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Real Estate: Rights and Duties Prior to Foreclosure


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The Title Theory
1) Legal title and right of possession in ME until mortgage has been satisfied or foreclosed.
2) ME has the right to collect rents and profits until the mortgage debt is paid or foreclosure has occurred.
3) BUT: ME will usually not take possession until default occurs.
4) 6/7 states (East and South)-->New England: Massachusetts, Vermont, Connecticut
The Lien Theory
1) Restatement theory.
2) MR has legal and equitable title until valid foreclosure.
3) ME has only a lien (a security interest) on the mortgaged premises.
4) MR has right to possession and to rents and profits.
5) Adopted by about 40 states: CA, most of West and Midwest
6) ME cannot use a provision in the mortgage to give the ME possession upon default b/c it is against public policy for debtor to contractually give up right of possession
· Probably under the mirage of hope or acting under false pretenses
The Intermediate Theory
1) Lien theory applied until default and the title theory thereafter.
2) So, MR has right to possession until default.
3) Little difference from title theory b/c MEs don't usually take possession until default.
4) 2/3 states
When does a ME become a ME in possession?
1) Let into possession by MR.
2) Takes possession after MR abandons property.
3) In good faith after purchasing at an invalid foreclosure sale.

Once in possession can remain in possession until mortgage is satisfied or foreclosed.

Mortgage law is more likely to give ME possession when the MR gave up possession at default rather than ex-ante (in an agreement in the mortgage contract).
General duties of ME in possession
Duty of a provident owner-->manage the property in a reasonably prudent and careful manner so as to keep it in a good state of preservation and to use the rent collected for no other purpose than to credit to the debt.
Specific duties of ME in possession
1) Rents
2) Maintenance and Repairs
3) Improvements
4) Compensation for Services
5) Liability for Tort
ME in possession: Rents
Reasonable diligence to keep property rented for a reasonable amount. Rents applied to mortgage debt.
ME in possession: Maintenance and Repairs
Limited to the greater of the rents and profits the ME actually receives or such rents as a reasonably prudent ME should have collected.

ME had no obligation to be out of pocket to make repairs.
ME in possession: Improvements
ME can usually not make improvements.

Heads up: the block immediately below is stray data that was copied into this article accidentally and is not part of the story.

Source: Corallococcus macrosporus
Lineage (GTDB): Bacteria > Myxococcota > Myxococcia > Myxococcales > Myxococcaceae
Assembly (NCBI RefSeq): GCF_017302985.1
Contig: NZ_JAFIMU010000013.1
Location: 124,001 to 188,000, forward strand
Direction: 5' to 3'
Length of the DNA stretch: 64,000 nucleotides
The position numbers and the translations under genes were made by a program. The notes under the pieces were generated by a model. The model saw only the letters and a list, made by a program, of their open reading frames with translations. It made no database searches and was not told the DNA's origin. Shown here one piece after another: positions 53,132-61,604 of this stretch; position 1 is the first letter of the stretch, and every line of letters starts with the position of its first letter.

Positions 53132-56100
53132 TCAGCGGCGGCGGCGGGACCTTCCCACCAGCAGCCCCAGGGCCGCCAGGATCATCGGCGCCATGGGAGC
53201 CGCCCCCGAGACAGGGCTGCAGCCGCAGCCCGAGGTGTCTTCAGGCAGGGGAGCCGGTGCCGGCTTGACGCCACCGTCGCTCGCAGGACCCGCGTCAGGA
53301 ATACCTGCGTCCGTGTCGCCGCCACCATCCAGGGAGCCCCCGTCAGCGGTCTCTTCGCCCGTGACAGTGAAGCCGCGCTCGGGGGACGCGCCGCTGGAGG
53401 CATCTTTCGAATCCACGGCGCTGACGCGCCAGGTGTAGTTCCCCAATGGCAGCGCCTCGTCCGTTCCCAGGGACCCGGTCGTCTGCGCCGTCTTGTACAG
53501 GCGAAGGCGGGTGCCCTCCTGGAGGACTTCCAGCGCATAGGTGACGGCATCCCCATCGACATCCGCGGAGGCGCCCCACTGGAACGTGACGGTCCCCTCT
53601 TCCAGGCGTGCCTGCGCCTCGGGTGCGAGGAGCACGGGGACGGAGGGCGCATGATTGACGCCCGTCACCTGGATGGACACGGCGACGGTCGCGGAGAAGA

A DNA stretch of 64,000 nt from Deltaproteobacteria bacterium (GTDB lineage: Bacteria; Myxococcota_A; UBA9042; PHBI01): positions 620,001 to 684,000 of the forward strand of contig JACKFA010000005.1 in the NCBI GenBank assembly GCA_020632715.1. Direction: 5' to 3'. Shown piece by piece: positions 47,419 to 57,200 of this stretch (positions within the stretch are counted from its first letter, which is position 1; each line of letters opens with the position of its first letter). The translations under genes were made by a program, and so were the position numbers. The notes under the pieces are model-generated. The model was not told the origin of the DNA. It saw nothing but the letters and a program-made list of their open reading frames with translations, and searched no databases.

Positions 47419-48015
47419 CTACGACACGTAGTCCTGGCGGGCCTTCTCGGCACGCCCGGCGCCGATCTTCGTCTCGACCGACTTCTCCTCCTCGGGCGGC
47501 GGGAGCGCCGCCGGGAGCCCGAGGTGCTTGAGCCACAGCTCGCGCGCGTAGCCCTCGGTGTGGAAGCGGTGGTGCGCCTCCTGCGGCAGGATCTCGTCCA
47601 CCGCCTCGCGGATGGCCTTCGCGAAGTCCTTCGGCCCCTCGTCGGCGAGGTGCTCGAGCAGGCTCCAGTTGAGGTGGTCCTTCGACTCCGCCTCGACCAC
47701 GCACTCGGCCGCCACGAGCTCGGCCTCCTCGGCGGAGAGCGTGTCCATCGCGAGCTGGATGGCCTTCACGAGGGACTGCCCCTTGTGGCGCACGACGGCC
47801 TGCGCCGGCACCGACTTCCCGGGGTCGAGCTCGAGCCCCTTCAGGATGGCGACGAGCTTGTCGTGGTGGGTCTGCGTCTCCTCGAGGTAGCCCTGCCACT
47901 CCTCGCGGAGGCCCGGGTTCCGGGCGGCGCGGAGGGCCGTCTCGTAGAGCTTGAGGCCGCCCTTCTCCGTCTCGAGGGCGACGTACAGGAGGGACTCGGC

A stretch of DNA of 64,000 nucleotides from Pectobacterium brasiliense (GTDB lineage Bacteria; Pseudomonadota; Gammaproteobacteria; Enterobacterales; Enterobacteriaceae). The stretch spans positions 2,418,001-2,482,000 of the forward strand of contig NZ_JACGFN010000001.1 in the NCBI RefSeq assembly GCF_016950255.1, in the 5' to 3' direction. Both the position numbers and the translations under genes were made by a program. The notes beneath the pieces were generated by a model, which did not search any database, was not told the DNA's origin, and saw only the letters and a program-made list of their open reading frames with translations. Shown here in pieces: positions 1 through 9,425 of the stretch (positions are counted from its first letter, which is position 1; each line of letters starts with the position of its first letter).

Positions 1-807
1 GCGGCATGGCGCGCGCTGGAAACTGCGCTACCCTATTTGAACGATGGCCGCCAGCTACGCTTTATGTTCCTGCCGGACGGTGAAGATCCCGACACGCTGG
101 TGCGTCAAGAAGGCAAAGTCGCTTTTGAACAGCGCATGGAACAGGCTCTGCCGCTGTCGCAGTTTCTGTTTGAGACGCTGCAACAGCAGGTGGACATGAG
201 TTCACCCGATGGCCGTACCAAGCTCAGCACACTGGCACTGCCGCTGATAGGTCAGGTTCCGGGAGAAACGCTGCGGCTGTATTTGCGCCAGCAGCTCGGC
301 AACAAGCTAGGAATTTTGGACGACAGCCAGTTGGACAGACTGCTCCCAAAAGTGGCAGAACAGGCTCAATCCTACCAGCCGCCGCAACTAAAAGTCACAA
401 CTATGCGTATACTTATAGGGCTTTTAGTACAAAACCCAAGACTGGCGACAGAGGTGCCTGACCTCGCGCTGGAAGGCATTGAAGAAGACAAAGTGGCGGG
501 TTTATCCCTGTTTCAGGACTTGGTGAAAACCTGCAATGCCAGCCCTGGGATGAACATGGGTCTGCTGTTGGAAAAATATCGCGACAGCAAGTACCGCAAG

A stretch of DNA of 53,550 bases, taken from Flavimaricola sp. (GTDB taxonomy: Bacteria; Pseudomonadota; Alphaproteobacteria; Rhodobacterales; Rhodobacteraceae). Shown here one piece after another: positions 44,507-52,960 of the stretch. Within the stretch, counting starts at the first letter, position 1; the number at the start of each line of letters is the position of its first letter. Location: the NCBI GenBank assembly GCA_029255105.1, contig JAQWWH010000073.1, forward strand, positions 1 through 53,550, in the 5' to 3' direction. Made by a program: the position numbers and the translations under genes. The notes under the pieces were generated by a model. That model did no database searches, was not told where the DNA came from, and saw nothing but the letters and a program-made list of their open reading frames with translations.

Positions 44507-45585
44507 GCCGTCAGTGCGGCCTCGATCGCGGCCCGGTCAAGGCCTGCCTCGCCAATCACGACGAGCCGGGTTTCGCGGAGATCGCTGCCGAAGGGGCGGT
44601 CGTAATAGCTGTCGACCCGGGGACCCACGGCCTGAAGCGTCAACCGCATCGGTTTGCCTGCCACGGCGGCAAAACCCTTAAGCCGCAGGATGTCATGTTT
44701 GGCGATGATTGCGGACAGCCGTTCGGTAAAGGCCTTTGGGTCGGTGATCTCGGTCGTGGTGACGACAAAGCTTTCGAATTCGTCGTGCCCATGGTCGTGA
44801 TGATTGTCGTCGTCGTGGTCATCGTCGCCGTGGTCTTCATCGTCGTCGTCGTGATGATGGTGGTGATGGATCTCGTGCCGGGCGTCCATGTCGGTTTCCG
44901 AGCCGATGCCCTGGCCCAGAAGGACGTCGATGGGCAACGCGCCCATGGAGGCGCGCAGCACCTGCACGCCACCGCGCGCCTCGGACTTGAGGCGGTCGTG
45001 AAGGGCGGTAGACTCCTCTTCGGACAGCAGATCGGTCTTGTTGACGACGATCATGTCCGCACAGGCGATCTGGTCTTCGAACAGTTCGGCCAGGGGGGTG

Protects MR b/c such improvements would add to the mortgage debt and thus make it more difficult for the MR to redeem.
ME in possession: Compensation for Services
Most jurisdictions: Cannot do the services or repairs himself and obtain compensation for doing so.

Some: allow reasonable compensation
ME in possession: Liability for Tort
Liable in tort for injuries to TPs arising through negligence in the use of the property or in failure to carry out duties normally imposed on the owner or possessor of RE.
Ancillary Remedies
Used incident to foreclosure to prevent MRs from milking the property or entering into sweetheart deals during prolonged foreclosure period.

1) possession
2) assignment of rents
3) receiver

It is extremely rare that these remedies would ever be sought on a mortgage on a single family dwelling. These remedies mainly apply to commercial real estate.
Assignment of Rents
This is like a mortgage on the rents; the lender takes a separate security interest on the rents.
Rents from RE are deemed realty and are governed by the law of real property security. UCC 9-104(j) says code is inapplicable to a lien on these rents.

This is used in all states, including title theory states where they should theoretically already own the rents.
Valid between MR and ME
Valid against TPs
Right to collect
Absolute assignment
1) Eff upon execution
2) P upon recording
3) En upon default

Can't have in CA post 1997
American Common Law/Inchoate
1) Eff: all that exists is a lien until there is affirmative action
2) P: all that exists is a lien until there is affirmative action
3) En upon affirmative action
Restatement/Middle Ground (CA)
1) Eff upon execution
2) P upon recording
3) En upon affirmative action
Affirmative action requirement
Varies by jurisdiction and can include appointment by a receiver, impounding rent, taking possession, mailing notice, or just requesting a receiver.

Under the restatement, the affirmative action required is delivering demand to MR and others holding mortgages on the real estate.
In the Matter of Millette
1) Highlights the importance of determining which theory the states follow.
2) Eastover Bank (E1) clearly had an assignment of rents recorded before Steel (E2) sought garnishment, but Eastover Bank did not take affirmative action until after Steel perfected judgment.
3) Under the American Common Law, E2 would be senior to E1.
4) Under Restatement, E1 would be senior to E2.
5) Result: Restatement view
Is the AOR consistent with the lien theory?
Yes: Gives MR right to give the ME the right to possesion upon MR default-->so enforecement of AOR clause follows logically
Is AOR a clog on the EOR?
No: Even after assignment is enforced, the MR has the right to redeem the debt at any time until a valid foreclosure has taken place.
Why is the AOR used?
1) Enhances ME's security position by allowing it to reach the rents and profits w/o actually incurring many of the responsibilities of a MIP.
2) Presence of the clause may enhance the ME's ability to have a receiver appointed.
3) May give the ME an enhanced claim to rents vis a vis the MR's subsequent creditors or trustee in bankruptcy.
What is a receivership?